Also reminiscent of The Sign of the Four.


message 22: by Robin (new) - rated it 1 star

Robin | 174 comments The de-ah is getting to me too. However, perhaps we are supposed to smother ourselves in the period and maybe de-ah is part of that? I have the sample and might resist buying the novel. However, I'll give it a try as I've not read many detective stories in this period.


message 23: by Robin (new) - rated it 1 star

Robin | 174 comments PS I don't mind spoilers so am happy reading this thread. I tend to re-read books anyway.


Leslie | 517 comments Robin wrote: "The de-ah is getting to me too. However, perhaps we are supposed to smother ourselves in the period and maybe de-ah is part of that?..."

I am another who found this annoying. Overall, I thought that the final quarter of the book was the best but I still much prefer the Miss Silver mysteries. The romance subplot was very indicative of that aspect of her later books.


Susan | 5613 comments Mod
I liked Miss Silver too (although I have only read the first one that we read as a group). There were definite echoes in the books though. Still, this was an early novel and so I am sure she was still finding her feet. I think most of us found the beginning the best part.


message 26: by Judy (new) - rated it 3 stars

Judy (wwwgoodreadscomprofilejudyg) | 4692 comments Mod
We haven't said all that much about Sylvia - what did anyone think of her character? I thought she was quite an interesting villain, with hints that she could possibly reform - in fact she possibly steals the book from Peter and Rose Ellen!


Carol  ꧁꧂  | 483 comments Judy wrote: "We haven't said all that much about Sylvia - what did anyone think of her character? I thought she was quite an interesting villain, with hints that she could possibly reform - in fact she possibly..."

I think she does steal the book. I also found Anita quite interesting.


Pamela (Bibliohound) | 126 comments I enjoyed the scenes with Sylvia more than those with Rose Ellen, and I would have liked her to have found some way of joining forces with Peter rather than abandoning him. But that wouldn't have worked with the stereotypes of good girl, bad girl.


message 29: by Sandy (new) - rated it 1 star

Sandy | 1024 comments Mod
I enjoyed Sylvia; she is an excellent villain. I think she has talents, and the nerve, that could have been used for good if her life had a focus. She is certainly more interesting Rose Ellen.

I don't remember Anita.


message 30: by Jill (new) - rated it 2 stars

Jill (Dogbotsmum) | 711 comments Strange. I thought of her as a greedy airhead. She had no loyalty to anyone , just her own greed. I was wishing Peter to wake up to her right from the start of her meeting him and playing games with him and the other chap. The plot for the Jewel,I thought could quite easily have gone on without her.
Now we know who these stories are aimed at , I suppose she could have been included to show young women that no good ever comes to girls like her.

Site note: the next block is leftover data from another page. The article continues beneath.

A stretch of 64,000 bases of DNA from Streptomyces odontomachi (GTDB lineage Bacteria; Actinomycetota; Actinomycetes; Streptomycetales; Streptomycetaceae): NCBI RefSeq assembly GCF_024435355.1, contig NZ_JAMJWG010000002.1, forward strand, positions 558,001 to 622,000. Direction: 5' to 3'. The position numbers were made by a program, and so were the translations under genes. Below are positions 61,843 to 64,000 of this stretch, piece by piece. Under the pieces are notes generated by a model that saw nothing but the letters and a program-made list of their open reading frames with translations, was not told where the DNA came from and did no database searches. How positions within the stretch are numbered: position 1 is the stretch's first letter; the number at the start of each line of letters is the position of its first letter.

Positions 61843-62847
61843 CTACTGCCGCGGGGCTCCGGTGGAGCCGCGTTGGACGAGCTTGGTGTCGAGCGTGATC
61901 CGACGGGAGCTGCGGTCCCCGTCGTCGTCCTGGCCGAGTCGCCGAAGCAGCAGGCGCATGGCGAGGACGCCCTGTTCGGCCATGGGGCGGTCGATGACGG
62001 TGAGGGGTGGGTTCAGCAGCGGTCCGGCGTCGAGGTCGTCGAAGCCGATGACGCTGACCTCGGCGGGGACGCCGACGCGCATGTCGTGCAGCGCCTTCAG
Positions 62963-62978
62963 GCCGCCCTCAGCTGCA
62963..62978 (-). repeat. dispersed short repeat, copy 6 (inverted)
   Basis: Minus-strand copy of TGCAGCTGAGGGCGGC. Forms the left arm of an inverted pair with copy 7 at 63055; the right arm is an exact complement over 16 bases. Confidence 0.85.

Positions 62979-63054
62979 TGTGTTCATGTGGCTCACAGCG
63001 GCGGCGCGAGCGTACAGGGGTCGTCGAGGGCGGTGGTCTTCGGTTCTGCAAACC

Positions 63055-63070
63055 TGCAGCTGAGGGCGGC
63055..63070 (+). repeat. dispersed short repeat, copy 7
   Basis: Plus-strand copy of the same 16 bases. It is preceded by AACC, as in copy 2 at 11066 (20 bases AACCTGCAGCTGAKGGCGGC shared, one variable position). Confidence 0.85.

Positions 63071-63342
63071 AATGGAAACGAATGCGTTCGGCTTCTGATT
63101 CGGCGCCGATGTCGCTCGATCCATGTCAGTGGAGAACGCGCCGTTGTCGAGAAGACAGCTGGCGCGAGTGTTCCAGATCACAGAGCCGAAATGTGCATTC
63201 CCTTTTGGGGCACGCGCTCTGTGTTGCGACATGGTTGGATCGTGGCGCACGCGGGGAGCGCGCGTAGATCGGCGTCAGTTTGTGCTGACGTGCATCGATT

message 31: by Judy (new) - rated it 3 stars

Judy (wwwgoodreadscomprofilejudyg) | 4692 comments Mod
Pamela wrote: "I enjoyed the scenes with Sylvia more than those with Rose Ellen, and I would have liked her to have found some way of joining forces with Peter rather than abandoning him. But that wouldn't have w..."

I would have liked her to work with Peter too - there keep being hints that she feels guilty about her selfish behaviour and might change her ways, and that she has genuine feelings for Peter, but then she just looks after her own interests anyway, and as Jill says she has no loyalty to anyone!

I did enjoy her character though and found her by far the most memorable of the villains in this book - the others have blurred together for me fairly quickly.


Carol  ꧁꧂  | 483 comments Jill wrote: "Now we know who these stories are aimed at , I suppose she could have been included to show young women that no good ever comes to girls like her.

Oh I'm sure that's the message we were meant to get. But the reward of being good would have been presumably marrying (the dull) Peter De-ah!


message 33: by Jill (new) - rated it 2 stars

Jill (Dogbotsmum) | 711 comments Carol ♔Type, Oh Queen!♕ wrote: "Jill wrote: "Now we know who these stories are aimed at , I suppose she could have been included to show young women that no good ever comes to girls like her.

Oh I'm sure that's the message we w..."

Yes Carol. Indeed a choice between the Devil and deep blue sea.


message 34: by Judy (new) - rated it 3 stars

Judy (wwwgoodreadscomprofilejudyg) | 4692 comments Mod
Sandy wrote: "I don't remember Anita ..."

I'd forgotten who Anita was too, but have just checked back in the book and I see she is the beautiful woman with a mysterious/shameful past married to the American villain - I agree with Carol that I also found her quite interesting.


Susan | 5613 comments Mod